Morgan makes half-century before Cheer claims four wickets
Bourne claimed their maiden win of the Lincolnshire Premier League season following a 10-run success over visiting Scunthorpe in a rain-affected clash at the Abbey Lawn on Saturday.
The hosts were bowled out for 169 after Bourne skipper Pete Morgan had top-scored for his team with 56.
Scunthorpe were then set a rain-reduced target of 154 off 42 overs after a delay at the start of their innings.
But four wickets from Colin Cheer helped Bourne bowl out their visitors for 143 to taste success for the first time this season after a narrow opening day defeat to Sleaford and a free weekend last Saturday following Grimsby's withdrawal from the league.
Bourne had been put into bat by their visitors who had won the toss and Scunthorpe soon had an early breakthrough as Jordan Temple was caught by Scott Nicholson off the bowling of Ben Brumby with 13 runs on the board.
Fellow opener Ben Stroud then followed five runs later when he was trapped leg before by Daniel Cliffe to leave Bourne on 18-2.
Sam Evison (22) and Courtney Kruger (17) helped stabilise the home innings as they took Bourne past the 50-run mark inside 12 overs.
Both hit three boundaries apiece before Kruger was caught by Josh Knapton off Jamie Brumby with Evison then seeing wicket-keeper Nicholson claim his second scalp of the afternoon from Mason Hildrith's delivery to leave Bourne on 79-4.
Morgan (56) and summer signing Steven Crossley (23) added a vital 55 runs for the fifth wicket until Harrison Tice had the latter caught by Jamie Brumby.
Scunthorpe skipper Karanjit Bansal then brought himself into the visiting attack which soon reaped its rewards.
Bansal dismissed both Rob Dunn (3) and Dan Bandaranaike (8), courtesy of catches from Ben Conroy and Ian Snowden, while Morgan completed Nicholson's triple haul off the bowling of Tice for a fine innings in tricky conditions which consisted of eight fours and a six.
Tice and Bansal then sealed their three-wicket hauls each by dismissing Matt Kidd (8) and Ben Keast (5) to bowl Bourne out for 169.
After an inevitable delay for rain at the start of the Scunthorpe innings, Bourne soon got to work in the field with Kidd claiming the early wicket of Nicholson for one to leave the visitors on 13-1.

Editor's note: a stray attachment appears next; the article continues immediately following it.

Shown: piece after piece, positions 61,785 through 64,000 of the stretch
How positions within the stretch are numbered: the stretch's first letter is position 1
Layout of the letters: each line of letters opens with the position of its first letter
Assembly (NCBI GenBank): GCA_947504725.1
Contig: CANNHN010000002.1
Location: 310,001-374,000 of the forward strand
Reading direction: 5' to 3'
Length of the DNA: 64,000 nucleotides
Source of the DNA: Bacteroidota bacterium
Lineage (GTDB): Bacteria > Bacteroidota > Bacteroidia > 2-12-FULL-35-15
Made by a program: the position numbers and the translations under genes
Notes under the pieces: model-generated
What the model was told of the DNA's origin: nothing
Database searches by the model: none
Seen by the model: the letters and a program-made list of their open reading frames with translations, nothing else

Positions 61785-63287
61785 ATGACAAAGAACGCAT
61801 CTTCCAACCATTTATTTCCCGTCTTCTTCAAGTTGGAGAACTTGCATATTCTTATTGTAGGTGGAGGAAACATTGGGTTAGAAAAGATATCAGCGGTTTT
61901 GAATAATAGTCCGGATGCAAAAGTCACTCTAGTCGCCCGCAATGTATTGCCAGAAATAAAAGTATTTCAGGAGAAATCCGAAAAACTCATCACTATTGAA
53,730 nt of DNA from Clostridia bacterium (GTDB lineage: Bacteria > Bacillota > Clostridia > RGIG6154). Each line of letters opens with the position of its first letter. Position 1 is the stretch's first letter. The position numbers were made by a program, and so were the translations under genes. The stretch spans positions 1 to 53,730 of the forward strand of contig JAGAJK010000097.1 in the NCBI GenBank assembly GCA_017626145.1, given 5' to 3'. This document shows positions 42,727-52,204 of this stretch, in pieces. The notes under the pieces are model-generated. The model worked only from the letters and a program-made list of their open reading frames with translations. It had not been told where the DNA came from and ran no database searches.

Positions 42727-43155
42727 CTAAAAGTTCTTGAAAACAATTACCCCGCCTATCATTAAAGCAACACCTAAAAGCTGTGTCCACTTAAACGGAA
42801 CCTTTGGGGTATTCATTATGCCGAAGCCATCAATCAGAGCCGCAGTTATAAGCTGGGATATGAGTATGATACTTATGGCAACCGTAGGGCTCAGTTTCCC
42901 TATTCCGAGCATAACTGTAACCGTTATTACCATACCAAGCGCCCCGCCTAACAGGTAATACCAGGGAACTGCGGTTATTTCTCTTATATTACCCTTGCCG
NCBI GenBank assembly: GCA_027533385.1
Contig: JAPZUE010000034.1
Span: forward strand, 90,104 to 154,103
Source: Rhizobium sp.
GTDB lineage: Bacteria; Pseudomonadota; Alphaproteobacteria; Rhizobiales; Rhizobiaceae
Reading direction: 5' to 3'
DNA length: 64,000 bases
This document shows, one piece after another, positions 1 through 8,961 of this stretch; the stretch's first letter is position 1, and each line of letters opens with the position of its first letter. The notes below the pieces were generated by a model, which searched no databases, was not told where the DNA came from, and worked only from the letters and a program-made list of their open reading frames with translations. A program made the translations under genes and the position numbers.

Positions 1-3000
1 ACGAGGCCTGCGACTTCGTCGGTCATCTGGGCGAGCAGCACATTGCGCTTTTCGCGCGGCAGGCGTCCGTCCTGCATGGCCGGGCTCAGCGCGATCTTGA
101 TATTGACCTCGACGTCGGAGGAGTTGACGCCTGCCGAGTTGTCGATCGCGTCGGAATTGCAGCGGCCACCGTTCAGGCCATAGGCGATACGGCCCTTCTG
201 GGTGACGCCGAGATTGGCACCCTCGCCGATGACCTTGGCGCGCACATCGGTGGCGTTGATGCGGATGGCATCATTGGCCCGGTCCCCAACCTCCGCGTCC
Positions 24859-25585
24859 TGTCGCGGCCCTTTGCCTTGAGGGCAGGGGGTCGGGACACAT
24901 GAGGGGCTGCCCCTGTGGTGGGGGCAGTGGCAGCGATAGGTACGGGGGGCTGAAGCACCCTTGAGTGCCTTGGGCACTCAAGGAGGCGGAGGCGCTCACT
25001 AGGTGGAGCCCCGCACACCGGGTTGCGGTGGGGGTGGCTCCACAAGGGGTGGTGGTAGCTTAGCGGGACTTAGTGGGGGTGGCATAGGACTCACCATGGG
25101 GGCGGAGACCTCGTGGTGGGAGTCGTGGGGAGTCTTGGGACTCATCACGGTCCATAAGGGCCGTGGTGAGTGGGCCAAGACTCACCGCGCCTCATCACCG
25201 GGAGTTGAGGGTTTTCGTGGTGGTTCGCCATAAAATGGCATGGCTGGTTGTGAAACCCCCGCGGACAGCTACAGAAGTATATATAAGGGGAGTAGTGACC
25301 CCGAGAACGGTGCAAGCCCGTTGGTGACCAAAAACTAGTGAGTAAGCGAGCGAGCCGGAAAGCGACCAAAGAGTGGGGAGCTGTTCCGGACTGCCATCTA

Cheer then got in on the act by bowling Hildrith for five with Kidd catching Snowden leg before as Scunthorpe stuttered to 22-3.
Bansal added just six until he was out leg before to Bandaranaike which brought Ben Brumby to join opener Jamie Brumby at the crease.
They helped Scunthorpe to 62 until Jamie Brumby became the third leg before wicket to fall as Bandaranaike claimed his second scalp.
Knapton lasted just four balls before edging Cheer's delivery behind to Crossley which left Scunthorpe on 70-6.
A 40-run stand for the seventh wicket between Ben Brumby (23) and Cliffe (26) showed that Scunthorpe were still in the contest.
But Stroud struck in quick succession to dismiss both - courtesy of catches from Crossley and Dunn - which put Bourne back in control again at 111-8.
However, Tice (20no) rallied the tail end by adding 32 runs for the eighth wicket with Ben Conroy (8).
They had steered Scunthorpe to within 11 runs of their victory target when Cheer came back on to claim the two vital wickets.
He had Conroy caught by Stroud before last man Darren Quibell faced just four balls until clipping a delivery to Crossley for his third catch of a successful afternoon for Bourne.
Cheer finished with 4-51 from 10 overs while Stroud took 2-19 from five with Kidd (2-39) and Bandaranaike (2-27) also playing crucial roles in the success.
The victory will provide a vital boost for Bourne ahead of Saturday's trip to perennial champions Bracebridge Heath who are already top of this season's fledgling standings having won all three of their matches so far.
Market Deeping's match at Boston on Saturday lasted just 3.1 overs before it was abandoned due to the wet weather.
Boston, after being put into bat by their visitors, had reached 12-0 when the heavens opened and ended the afternoon's play.
More by this authorJames Bedford